Richard Thompson: The Mask In The Mirror
Mills, Roland; Patterson, Lindsay; Polhamus, John; Tucker, Stephen; Owens, Angela L.; Mann, Natalie; Humes, Cameo; Thompson, Richard C.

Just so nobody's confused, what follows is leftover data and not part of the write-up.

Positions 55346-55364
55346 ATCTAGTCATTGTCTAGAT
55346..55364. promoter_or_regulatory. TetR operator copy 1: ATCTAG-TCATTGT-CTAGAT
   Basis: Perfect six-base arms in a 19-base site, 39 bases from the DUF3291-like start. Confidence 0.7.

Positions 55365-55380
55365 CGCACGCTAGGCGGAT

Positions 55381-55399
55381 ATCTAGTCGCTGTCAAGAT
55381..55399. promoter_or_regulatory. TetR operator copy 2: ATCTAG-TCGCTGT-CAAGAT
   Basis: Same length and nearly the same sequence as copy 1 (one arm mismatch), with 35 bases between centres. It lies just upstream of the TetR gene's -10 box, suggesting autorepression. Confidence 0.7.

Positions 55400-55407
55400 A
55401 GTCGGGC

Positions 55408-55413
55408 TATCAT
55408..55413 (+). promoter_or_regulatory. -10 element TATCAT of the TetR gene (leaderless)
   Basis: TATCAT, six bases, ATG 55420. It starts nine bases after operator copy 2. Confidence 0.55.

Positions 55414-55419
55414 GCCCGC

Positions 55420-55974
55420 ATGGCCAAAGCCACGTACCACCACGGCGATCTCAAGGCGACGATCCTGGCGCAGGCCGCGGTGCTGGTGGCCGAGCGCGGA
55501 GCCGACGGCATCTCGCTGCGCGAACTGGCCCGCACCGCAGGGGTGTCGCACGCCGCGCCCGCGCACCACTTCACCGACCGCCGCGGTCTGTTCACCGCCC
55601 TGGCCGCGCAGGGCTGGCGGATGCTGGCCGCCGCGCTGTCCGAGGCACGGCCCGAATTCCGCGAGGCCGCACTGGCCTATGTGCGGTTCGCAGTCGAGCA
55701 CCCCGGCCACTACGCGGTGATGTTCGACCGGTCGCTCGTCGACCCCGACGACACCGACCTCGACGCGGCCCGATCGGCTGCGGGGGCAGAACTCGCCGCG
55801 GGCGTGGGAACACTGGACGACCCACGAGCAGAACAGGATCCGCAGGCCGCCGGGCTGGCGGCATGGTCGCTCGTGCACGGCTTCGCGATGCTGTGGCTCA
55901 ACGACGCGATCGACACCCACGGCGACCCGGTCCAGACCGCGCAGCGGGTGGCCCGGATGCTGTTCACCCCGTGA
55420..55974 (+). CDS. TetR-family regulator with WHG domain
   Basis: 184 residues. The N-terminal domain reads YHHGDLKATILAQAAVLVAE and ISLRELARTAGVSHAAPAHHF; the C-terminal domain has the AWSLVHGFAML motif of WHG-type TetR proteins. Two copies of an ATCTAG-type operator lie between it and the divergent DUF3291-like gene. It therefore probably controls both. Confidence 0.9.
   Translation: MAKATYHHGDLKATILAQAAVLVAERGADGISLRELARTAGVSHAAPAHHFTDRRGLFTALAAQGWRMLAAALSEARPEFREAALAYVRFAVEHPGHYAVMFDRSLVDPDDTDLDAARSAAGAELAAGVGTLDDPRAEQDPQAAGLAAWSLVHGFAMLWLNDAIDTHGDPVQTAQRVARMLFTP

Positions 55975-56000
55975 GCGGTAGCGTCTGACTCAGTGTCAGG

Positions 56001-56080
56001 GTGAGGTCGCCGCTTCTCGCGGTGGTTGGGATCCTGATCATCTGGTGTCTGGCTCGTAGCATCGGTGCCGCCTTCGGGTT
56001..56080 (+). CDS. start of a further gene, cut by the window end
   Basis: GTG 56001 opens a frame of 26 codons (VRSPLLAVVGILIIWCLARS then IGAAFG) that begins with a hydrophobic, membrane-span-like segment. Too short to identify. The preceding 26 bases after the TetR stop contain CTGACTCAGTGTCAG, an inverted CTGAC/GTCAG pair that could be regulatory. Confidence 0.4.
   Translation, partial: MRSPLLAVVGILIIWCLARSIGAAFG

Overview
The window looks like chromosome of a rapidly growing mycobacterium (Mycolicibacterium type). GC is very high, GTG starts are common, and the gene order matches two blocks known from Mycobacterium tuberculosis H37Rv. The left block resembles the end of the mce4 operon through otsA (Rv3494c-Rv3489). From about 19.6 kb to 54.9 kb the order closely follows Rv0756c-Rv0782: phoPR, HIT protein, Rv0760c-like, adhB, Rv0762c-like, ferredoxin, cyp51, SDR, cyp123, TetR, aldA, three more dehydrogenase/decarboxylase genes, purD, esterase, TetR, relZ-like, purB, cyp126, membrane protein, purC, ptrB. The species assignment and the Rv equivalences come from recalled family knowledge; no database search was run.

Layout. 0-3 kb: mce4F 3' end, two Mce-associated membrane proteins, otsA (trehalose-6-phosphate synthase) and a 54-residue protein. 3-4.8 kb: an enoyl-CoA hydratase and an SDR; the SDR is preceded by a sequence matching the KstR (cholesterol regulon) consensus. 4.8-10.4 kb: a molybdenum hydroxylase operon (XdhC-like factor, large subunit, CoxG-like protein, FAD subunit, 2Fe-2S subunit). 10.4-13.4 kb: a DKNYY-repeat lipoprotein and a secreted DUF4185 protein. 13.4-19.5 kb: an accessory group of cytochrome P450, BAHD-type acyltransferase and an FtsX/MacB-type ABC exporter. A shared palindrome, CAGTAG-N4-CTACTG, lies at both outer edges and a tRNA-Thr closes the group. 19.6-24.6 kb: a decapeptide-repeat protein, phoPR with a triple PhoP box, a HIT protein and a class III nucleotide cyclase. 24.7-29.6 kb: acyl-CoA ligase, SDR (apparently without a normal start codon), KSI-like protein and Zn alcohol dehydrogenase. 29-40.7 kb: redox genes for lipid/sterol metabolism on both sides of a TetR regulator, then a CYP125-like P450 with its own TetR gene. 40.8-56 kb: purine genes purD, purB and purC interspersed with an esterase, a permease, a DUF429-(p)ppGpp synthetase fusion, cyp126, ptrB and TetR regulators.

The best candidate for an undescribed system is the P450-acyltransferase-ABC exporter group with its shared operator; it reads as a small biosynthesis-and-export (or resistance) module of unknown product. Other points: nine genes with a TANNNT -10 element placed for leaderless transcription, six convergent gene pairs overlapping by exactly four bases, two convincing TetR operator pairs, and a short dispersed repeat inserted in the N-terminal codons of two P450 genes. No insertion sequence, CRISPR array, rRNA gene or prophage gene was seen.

Composer Richard Thompson’s three-act opera presents the life behind the name of Paul Laurence Dunbar, one of the most prominent African American poets of the early 20th Century. This dramatic performance, inspired by the hundreds of letters exchanged between Dunbar and his wife, Alice Ruth Moore, removes the masks of fame and social identity to investigate the psychological realities of the people underneath. Driven by pivotal moments in the poet’s life, the chamber opera follows the arc of Paul and Alice’s relationship, from their courtship through letters, secret engagement and marriage, to their final estrangement and Paul’s death from alcoholism and tuberculosis at age 33. Throughout these moments, the audience gets a look behind the known storyline into the psychological challenges occurring beneath the surface for both Paul and Alice. Both characters grappled with the fact that they came from troubled relational backgrounds filled with abuse and apathy — much of which was translated into their own marriage. In addition, both struggled with their racial identity in a culture that generally judged and discriminated before it sought to understand. The dramatic tension of their personal relationship and story, fused with the broader questions surrounding identity, appearance versus reality, and grappling with the person in the mirror, makes this a moving story on the operatic stage. Captivating, challenging, and compelling, The Mask In The Mirror is a necessary look into fame and identity as seen through this hero of African American poetry.